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Survivor Helps Others Cope With Post-Polio Syndrome : Health: Downey therapist counsels victims who recovered from childhood disease, only to be hit by problems later. She encourages them to take it easy.

January 13, 1994|DICK WAGNER | TIMES STAFF WRITER

SOUTHEAST AREA — Work hard. Get normal. That was the rehabilitation philosophy in the 1940s and '50s for polio victims, and Grace Young took it to heart.

"We were imbued with that philosophy," said the Downey woman, whose left leg was paralyzed by the disease when she was 9 and living in St. Louis.

After two years of intensive therapy, Young regained the use of her leg, then embarked on an active life--she danced, played tennis, worked full time, raised two children and helped her husband with his sales business.

She worked hard, got normal . . . and now:

"I can't dance anymore," said the occupational therapist at Kaiser Permanente Medical Center in Bellflower. "Both legs are weak. I can't even lift a five-pound weight."

What she should have done during all those years, as it turned out, was to have taken it a lot easier.

Young, 60, has post-polio syndrome. It came upon her in the early 1970s when her legs weakened. She responded by riding an adult tricycle every night. "All it did was make me weaker," she said. "I had no idea how stupid it was."

The change in her condition had taken her by surprise, as it does most polio survivors. They have always assumed that, after having been stable for so long, there would be no further problems.

"Now we know that survivors

who have overworked their weakened neuromuscular system are at risk," Young said. "After 30 years, the nervous system can't stand the demands on it. Muscle fibers start to deteriorate. The more active (a person) has been, the more likely (he or she) will get it."

According to government health statistics, about 600,000 of

the 1.6 million polio survivors in the United States are experiencing late effects of the disease, which usually begin about three decades after the disease first invaded their spinal cords. Many of these people, like Young, have been forced to return to wheelchairs and wear braces.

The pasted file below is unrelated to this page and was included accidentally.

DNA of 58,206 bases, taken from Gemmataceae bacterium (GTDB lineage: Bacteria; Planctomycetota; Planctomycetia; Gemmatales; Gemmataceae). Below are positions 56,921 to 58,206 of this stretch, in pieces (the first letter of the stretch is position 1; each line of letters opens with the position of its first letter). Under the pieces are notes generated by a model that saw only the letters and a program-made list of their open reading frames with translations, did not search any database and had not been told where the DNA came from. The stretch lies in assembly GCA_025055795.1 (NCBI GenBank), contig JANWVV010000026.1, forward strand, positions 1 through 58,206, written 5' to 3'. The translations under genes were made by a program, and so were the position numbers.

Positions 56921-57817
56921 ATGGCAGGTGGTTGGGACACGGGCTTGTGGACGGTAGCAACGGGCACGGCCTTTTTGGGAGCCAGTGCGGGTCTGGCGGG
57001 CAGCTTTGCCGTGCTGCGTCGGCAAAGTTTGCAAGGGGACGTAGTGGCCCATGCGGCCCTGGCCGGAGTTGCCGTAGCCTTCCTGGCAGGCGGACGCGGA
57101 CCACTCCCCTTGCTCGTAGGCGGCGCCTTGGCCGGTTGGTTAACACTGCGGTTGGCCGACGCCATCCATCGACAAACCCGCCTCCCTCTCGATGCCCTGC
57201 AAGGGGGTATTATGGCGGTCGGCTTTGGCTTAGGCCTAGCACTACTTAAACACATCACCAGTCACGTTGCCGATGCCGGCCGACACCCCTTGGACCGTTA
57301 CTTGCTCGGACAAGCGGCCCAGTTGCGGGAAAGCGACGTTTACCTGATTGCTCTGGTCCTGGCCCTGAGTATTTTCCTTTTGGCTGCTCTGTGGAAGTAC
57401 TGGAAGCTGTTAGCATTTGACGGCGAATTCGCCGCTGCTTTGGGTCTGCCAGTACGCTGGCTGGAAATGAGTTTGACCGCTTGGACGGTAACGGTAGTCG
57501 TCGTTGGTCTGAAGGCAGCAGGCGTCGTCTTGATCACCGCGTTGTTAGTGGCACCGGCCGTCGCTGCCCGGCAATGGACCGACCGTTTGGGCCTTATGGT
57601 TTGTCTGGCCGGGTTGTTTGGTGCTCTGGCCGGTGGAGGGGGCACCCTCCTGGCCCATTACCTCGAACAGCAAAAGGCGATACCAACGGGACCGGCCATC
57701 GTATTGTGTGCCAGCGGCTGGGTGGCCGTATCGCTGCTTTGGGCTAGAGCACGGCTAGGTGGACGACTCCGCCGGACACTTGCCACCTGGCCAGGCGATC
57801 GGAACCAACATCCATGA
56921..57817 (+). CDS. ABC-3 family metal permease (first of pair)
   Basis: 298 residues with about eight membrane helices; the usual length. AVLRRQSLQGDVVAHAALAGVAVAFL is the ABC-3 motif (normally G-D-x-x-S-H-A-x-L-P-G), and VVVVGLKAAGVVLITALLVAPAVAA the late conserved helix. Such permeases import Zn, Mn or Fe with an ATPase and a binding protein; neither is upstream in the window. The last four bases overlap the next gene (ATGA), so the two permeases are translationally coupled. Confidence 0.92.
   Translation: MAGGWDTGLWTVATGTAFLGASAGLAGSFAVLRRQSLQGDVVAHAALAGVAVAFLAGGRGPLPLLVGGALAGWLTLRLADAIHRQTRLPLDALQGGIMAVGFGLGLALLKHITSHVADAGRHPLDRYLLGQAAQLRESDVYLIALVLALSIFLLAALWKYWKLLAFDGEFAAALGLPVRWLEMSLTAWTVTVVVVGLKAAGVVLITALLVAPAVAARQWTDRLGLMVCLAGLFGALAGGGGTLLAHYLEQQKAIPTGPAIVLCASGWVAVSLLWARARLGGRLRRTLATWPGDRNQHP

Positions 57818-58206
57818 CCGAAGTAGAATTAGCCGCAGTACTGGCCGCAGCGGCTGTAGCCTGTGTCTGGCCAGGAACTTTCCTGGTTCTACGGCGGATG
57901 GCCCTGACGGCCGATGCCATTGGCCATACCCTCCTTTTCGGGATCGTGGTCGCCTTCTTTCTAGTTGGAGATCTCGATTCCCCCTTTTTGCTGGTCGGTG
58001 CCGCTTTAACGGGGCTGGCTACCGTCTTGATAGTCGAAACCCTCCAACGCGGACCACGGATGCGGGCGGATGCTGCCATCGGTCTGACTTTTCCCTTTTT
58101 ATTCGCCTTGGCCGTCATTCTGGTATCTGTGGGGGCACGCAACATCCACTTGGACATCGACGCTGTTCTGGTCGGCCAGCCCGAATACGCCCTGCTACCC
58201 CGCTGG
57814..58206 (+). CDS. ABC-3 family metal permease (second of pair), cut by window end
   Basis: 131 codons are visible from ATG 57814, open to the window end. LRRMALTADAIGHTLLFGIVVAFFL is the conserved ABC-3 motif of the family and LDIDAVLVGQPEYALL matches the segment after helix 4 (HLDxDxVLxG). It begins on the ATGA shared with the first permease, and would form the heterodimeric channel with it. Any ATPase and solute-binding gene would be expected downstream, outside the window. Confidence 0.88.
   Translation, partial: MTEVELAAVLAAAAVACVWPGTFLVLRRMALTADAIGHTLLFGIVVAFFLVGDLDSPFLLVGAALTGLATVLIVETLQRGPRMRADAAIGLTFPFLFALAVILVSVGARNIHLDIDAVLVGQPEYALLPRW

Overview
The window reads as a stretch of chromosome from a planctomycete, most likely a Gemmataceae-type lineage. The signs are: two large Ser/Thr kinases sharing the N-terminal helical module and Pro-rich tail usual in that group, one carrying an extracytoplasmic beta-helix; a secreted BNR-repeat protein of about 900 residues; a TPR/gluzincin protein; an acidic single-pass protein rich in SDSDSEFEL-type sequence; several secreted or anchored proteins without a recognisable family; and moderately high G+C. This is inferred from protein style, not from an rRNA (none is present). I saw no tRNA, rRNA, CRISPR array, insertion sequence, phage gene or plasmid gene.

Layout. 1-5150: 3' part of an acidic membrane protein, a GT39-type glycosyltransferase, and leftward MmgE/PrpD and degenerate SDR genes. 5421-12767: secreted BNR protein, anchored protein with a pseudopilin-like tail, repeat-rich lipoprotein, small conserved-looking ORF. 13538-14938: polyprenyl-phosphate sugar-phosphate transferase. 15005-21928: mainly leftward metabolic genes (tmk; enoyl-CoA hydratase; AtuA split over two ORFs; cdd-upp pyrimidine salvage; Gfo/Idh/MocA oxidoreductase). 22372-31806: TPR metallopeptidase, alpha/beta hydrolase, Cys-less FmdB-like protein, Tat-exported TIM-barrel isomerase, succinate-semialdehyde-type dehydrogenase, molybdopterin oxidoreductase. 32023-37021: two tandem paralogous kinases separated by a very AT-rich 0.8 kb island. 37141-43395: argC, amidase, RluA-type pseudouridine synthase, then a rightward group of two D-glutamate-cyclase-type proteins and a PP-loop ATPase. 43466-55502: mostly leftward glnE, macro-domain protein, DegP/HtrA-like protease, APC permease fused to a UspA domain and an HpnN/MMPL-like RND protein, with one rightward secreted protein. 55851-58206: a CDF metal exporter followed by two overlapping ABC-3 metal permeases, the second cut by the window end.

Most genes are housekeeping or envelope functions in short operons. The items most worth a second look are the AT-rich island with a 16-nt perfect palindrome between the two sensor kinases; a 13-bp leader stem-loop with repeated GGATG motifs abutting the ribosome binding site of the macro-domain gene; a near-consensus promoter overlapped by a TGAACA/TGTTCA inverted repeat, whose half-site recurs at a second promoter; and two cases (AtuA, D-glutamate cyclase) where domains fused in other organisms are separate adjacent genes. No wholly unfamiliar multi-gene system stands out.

Young conducts classes at the hospital for polio survivors who are having new problems. She tells them to modify their lifestyles. "You can slow down the process," she told a recent group. "You can arrest the symptoms by conserving (energy)."

The therapist has gained a national reputation in post-polio syndrome. In 1992, she addressed a Canadian polio conference in Vancouver, B.C., and she has written a book titled "Conserve to Preserve--A Polio Survivor's Guide to Energy Conservation," which will be published soon by the International Polio Network in St. Louis.

"She's very knowledgeable," said Dr. Jacquelin Perry, who has been seeing polio patients at Rancho Los Amigos Medical Center in Downey for 38 years. She diagnosed Young's condition in the mid-1970s, but it was so new it had yet to acquire a name.

"Not everyone is going to get it," said Perry, who conducts post-polio clinics. "Just those who overdo, and sometimes (living a) normal lifestyle is overdoing."

A pleasant woman with an expressive face highlighted by eyebrows that peek above fancy-framed spectacles, Young became interested in post-polio syndrome in 1986 when she entered USC to earn a master's degree. The syndrome, which had been infrequently discussed in medical literature, was the topic of her thesis.

"At first I went back (to school) to stretch my mind, then I realized this was an area I knew nothing about and should learn," she said. "It was pretty much unexplored. All I knew was that I had it. So it became like a crusade."

She learned from Perry and by attending medical conferences that conserving energy is the preferred treatment for the syndrome.

In Young's classes, which she has been conducting for four years, polio survivors are often shocked and dismayed when they learn why they are becoming weaker. "One woman cried through the whole thing and didn't come back for 3 1/2 years," Young said.

Such reactions don't surprise Young because of the nature of polio patients. "A very high percentage are hard-driving, goal-oriented perfectionistic and ambitious people," she said. "Everybody has pushed them to work very hard, do what everybody else did."

As James Ingham, 46, of Buena Park, left a recent class, he said, "It's a little bit scary when you first find out about this. You get to the point where you think this is behind you and you have a normal life, and then you find you might be facing this in the future."

(Young estimates that 60% to 70% of polio survivors will get post-polio syndrome.)

Ingham got polio at age 2 and was in braces and an iron lung. But since elementary school, his life has been active and normal. He has always exercised and, recently, joined a fitness club.

He said he is not sure if he has experienced post-polio syndrome symptoms. "I'm wondering," he said. "At my age there's a certain amount of slowing down anyway."

His speculation is typical. "They think they're just getting older," Young said. "As polio survivors, we were all taught to ignore pain and fatigue, so a lot of us don't notice when things are getting bad."

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